Because the Mills administration tells us so little about Maine’s COVID-19 victims, it makes it far more difficult for me to decide what activities are fairly safe vs. which ones might put me at greater risk. But for snowmobilers, the takeaway is clear: If you are inexperienced and don’t know the trail — slow down!

Instead of good information, what we do get from the Mills administration is orders: Stay home. Or, if you must leave your house, wear a mask (at least that is the directive this week; not long ago we were told masks do not help). Am I to infer that the June 2nd Five ignored the stay-at-home order and failed to wear masks?

Lastly, there is a lack of consistency. For over two months, big box stores remained open (and crowded) but churches were shut down. Every fair, festival and concert has been canceled, including the iconic Common Ground Country Fair; the granddaddy of them all, the Fryberg Fair; and locally the Belfast Harbor Fest. But it is OK for hundreds of people to gather in protest, linking arms, even hugging! And by “OK,” I mean officially approved via municipal permit (albeit not in every case).

Here is what I think Mills is hiding: Most of the people in Maine whose deaths have been attributed to COVID-19 were old and frail and living in congregate care facilities (nursing homes, assisted living, group homes, memory care facilities). Waldo County is an excellent example.

According to the CDC, there have been 14 COVID-19 deaths in Waldo County. My understanding is 13 of those deaths were at Tall Pines. The 14th death attributed to COVID-19 was Eddie Moore. Moore died of a heart attack after fighting a house fire in Jackson; his wife, a certified nursing assistant at Tall Pines, was one of the employees who tested positive for COVID-19 and had quarantined, along with her husband.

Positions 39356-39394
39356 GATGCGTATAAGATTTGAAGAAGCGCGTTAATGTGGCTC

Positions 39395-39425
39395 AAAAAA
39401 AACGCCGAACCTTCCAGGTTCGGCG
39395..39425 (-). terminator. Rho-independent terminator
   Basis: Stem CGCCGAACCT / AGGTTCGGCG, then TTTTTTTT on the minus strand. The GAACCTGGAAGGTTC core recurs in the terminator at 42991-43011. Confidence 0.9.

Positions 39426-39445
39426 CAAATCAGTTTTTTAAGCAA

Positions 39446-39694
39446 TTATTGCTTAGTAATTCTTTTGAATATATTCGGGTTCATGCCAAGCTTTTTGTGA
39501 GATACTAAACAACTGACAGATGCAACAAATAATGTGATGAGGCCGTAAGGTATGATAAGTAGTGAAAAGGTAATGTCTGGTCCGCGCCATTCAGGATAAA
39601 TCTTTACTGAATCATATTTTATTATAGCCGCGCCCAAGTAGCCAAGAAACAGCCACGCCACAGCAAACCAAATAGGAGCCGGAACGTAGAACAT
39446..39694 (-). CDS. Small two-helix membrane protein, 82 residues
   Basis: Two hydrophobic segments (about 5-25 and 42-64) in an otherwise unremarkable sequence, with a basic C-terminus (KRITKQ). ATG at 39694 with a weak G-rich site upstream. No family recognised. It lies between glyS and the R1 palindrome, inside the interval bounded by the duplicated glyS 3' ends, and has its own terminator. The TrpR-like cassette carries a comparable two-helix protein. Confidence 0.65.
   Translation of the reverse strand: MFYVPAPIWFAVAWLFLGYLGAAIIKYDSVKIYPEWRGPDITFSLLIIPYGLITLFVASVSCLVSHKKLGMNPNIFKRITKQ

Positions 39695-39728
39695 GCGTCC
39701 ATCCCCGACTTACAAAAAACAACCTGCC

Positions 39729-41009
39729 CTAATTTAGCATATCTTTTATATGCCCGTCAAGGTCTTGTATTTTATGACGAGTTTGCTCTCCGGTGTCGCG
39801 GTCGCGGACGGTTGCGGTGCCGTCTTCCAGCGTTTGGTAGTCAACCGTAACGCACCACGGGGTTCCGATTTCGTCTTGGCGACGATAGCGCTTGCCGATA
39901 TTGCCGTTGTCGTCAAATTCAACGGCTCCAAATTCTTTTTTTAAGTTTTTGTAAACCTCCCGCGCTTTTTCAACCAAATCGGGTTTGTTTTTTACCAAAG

Waldo County is not an outlier. The CDC reports Kennebec Country has had nine deaths. My understanding is seven of those were at the Augusta Rehab facility.

When people die it is sad. When people you love die, it can be heartbreaking. Or not; sometimes it is a blessing. Such was the case with my frail father. He was suffering from dementia, incontinence and nearly bedridden. At 88, his body was just plain worn out. His death certificate says he died of prostate cancer. It should have said “old age.” (Today, it would probably say COVID-19.)

One more thing: Mills' latest idea to save Maine’s tourist industry (and 16% of Maine’s jobs) is to let people come here for a visit without serving a 14-day quarantine, but only if they first test negative for COVID-19. How very nice. In three months, Maine has managed to test about 65,000 people. At the current rate, it will take over a year to test one million people. Last year, 37 million tourists visited Maine. Rearranging deck chairs on the Titanic comes to mind.

Randall Poulton is a columnist for The Republican Journal. He lives in Winterport.